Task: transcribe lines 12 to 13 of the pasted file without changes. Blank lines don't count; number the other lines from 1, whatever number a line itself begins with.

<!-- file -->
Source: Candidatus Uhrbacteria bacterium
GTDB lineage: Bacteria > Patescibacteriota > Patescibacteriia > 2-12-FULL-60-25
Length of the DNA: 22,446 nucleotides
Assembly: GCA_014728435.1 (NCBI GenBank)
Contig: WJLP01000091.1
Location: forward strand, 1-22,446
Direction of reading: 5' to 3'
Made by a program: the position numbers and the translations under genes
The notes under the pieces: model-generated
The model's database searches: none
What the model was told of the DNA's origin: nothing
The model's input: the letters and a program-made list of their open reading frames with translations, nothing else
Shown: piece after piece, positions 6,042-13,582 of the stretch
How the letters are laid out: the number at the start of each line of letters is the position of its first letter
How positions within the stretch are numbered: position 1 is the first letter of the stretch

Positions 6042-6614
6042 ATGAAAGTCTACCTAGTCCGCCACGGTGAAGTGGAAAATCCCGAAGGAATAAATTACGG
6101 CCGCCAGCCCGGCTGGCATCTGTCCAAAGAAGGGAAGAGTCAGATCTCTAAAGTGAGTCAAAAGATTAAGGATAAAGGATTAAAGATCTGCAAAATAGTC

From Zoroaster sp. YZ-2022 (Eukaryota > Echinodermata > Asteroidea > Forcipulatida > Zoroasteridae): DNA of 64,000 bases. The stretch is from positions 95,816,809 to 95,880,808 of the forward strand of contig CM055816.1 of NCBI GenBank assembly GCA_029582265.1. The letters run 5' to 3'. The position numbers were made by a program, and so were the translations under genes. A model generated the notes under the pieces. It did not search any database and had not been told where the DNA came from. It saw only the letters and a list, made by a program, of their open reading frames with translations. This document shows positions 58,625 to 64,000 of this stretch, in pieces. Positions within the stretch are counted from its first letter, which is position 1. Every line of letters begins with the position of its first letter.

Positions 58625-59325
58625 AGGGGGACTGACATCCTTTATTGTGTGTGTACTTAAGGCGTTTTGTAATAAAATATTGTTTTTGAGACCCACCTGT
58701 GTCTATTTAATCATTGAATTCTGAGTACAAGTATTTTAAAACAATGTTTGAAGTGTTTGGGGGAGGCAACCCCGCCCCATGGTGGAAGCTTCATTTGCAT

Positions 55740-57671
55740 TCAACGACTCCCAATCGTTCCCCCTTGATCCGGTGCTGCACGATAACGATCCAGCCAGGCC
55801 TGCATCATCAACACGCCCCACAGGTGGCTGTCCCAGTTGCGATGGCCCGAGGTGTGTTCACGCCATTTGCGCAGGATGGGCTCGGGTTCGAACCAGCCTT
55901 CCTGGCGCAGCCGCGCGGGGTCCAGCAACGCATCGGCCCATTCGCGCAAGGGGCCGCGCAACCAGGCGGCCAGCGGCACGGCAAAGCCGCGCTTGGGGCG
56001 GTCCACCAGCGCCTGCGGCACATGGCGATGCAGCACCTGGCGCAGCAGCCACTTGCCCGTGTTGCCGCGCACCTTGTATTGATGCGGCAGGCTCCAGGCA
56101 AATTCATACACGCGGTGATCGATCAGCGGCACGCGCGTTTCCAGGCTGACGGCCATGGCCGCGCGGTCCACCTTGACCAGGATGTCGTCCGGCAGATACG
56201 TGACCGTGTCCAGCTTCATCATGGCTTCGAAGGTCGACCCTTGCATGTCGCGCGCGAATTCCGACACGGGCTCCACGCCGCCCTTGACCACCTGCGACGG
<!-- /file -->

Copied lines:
The model's input: the letters and a program-made list of their open reading frames with translations, nothing else
Shown: piece after piece, positions 6,042-13,582 of the stretch